CMC concludes no official misconduct by Newman in assessment of three BCC-related matters — 16.03.2012
The Crime and Misconduct Commission (CMC) has today finalised its assessment of three separate matters concerning the Brisbane City Council.
In all matters, the CMC has established there is currently no evidence of official misconduct on the part of Campbell Newman in relation to the allegations raised while he was Lord Mayor of Brisbane.
On that basis, the CMC will not be conducting any investigation in relation to Mr Newman.
The three matters are:
- On 3 February 2012, the Brisbane City Council referred to the CMC allegations concerning impropriety on the part of Mr Newman surrounding a property transaction entered into between the Council and Mirvac Group in relation to land at Tennyson.
- On 29 February 2012, the CMC decided that it should undertake an assessment of matters which had become the subject of public debate relating to alleged donations by a developer to the Liberal National Party’s Forward Brisbane Leadership fund (in January 2011) ahead of Brisbane City Council approval for a Woolloongabba development.
- On 8 March 2012, the Brisbane City Council referred to the CMC allegations that Mr Newman had knowledge of the activities of two Council staff, employed in the Office of the Lord Mayor in 2005-2006, who allegedly inappropriately established a private company and used undue influence on other Council employees in relation to development applications.
In the first matter, the CMC’s assessment has concluded that there is no evidence of official misconduct against Mr Newman particularly given no significant decisions occurred in the commercial history of the property transaction between the Brisbane City Council and Mirvac during his time as Lord Mayor.
However, the CMC is of the view that the matter should be referred to the Queensland Ombudsman to inquire further into the issue of whether there is any evidence of administrative deficiency on the part of the Council (after Mr Newman’s term as Lord Mayor).
In the second matter, the CMC’s assessment has determined that based on available information, there is no evidence of official misconduct against Mr Newman. In particular, the CMC notes that a review of Brisbane City Council records (including an audio recording of the relevant Council meeting) shows Mr Newman was not present when a critical vote was taken in Council that approved the Woolloongabba development.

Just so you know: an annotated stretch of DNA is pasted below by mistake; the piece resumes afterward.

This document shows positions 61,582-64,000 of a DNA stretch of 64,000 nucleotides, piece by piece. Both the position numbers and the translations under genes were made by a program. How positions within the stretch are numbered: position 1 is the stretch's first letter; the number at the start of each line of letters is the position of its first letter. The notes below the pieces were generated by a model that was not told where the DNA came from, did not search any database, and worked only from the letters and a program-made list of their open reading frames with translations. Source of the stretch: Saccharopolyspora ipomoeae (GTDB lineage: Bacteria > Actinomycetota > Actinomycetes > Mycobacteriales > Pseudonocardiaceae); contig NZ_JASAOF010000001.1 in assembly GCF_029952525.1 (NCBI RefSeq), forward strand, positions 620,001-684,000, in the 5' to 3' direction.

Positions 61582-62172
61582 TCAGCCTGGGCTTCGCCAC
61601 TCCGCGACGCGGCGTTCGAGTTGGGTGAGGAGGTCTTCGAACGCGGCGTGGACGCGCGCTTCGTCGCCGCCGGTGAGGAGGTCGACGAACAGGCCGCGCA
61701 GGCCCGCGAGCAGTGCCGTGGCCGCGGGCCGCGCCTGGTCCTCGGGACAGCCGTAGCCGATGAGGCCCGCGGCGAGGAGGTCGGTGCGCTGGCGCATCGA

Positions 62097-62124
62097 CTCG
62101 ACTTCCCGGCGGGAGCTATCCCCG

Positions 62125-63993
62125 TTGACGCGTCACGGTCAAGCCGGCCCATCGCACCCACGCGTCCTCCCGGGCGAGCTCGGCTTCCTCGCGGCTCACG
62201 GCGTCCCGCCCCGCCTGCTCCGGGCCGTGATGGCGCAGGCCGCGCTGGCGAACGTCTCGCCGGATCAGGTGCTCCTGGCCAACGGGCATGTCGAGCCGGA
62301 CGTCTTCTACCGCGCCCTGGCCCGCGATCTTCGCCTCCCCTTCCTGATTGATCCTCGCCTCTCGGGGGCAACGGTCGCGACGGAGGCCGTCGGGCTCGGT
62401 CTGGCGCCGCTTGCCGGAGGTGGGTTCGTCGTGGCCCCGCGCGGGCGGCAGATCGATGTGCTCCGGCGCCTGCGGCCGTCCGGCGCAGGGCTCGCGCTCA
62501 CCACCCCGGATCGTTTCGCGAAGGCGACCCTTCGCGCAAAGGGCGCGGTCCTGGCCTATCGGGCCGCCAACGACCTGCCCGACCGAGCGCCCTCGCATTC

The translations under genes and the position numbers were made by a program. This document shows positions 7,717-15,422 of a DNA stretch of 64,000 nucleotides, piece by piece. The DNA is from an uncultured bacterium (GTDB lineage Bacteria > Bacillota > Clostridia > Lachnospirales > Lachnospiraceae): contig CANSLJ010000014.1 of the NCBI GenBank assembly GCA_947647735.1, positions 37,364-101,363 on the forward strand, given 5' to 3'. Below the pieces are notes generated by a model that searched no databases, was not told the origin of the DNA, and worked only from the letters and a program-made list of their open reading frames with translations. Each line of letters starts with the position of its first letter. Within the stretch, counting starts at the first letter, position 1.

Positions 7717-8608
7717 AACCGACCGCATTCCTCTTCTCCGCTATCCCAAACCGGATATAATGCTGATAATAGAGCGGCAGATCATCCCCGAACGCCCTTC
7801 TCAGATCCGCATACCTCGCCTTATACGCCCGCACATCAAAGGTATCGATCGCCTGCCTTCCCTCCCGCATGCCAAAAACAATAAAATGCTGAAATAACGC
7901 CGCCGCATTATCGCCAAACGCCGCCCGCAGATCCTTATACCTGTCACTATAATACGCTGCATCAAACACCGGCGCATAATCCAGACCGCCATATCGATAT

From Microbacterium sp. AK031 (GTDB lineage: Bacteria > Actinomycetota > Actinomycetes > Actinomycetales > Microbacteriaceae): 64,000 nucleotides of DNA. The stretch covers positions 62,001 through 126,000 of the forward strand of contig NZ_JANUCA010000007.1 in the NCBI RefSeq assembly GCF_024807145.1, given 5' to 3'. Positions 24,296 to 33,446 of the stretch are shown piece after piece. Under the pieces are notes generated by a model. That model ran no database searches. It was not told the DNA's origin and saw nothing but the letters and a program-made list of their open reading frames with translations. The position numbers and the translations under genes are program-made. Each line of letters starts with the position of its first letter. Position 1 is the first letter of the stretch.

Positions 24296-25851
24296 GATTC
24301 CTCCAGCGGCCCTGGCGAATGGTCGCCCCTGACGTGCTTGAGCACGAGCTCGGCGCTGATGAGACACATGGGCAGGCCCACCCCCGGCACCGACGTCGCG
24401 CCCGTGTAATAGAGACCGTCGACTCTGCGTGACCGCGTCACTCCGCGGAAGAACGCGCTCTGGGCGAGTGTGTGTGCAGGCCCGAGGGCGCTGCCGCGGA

With respect to this matter, on 15 March 2012, the Premier Anna Bligh referred to the CMC material which suggested that a company associated with the property developer had an office in a building owned by interests associated with Mr Newman.
The CMC has concluded that this information does not add anything further to its assessment of the matter.
Associates of Mr Newman have publicly indicated that the premises referred to were leased to an accountancy firm, and that the relevant company was one of many which used that firm’s address for the purposes of formally reporting a registered address or principal place of business.
The CMC’s inquiries have confirmed that the premises were indeed used as an accountancy firm. The CMC is of the view that this renders any link between Mr Newman and the property developer tenuous at best.
While the CMC has determined there is no evidence of official misconduct against Mr Newman in this matter, it has decided to commence a misconduct investigation into the circumstances of the alleged developer donations.
It is not appropriate for the CMC to comment further while the investigation is under way. Nor will it confirm or deny the identity of any person of interest.
In the third matter, the CMC’s assessment has concluded that, whatever might be the position with respect to the two Brisbane City Council staff, there is no evidence of misconduct against Mr Newman and it is unlikely that a full investigation will produce any such evidence. The Council has already dealt with the conduct of the two officers. In these circumstances, the CMC has determined to take no further action.
Further, in October last year, the CMC assessed a separate complaint against Mr Newman which alleged he may have failed to disclose certain financial and non-financial interests, as required by legislation, while he was Lord Mayor. The CMC concluded Mr Newman did not breach any disclosure requirements and, therefore, decided to take no further action with relation to the matter.
The CMC’s decision in all matters has been made unanimously by the Commission (the Chairperson and four Commissioners).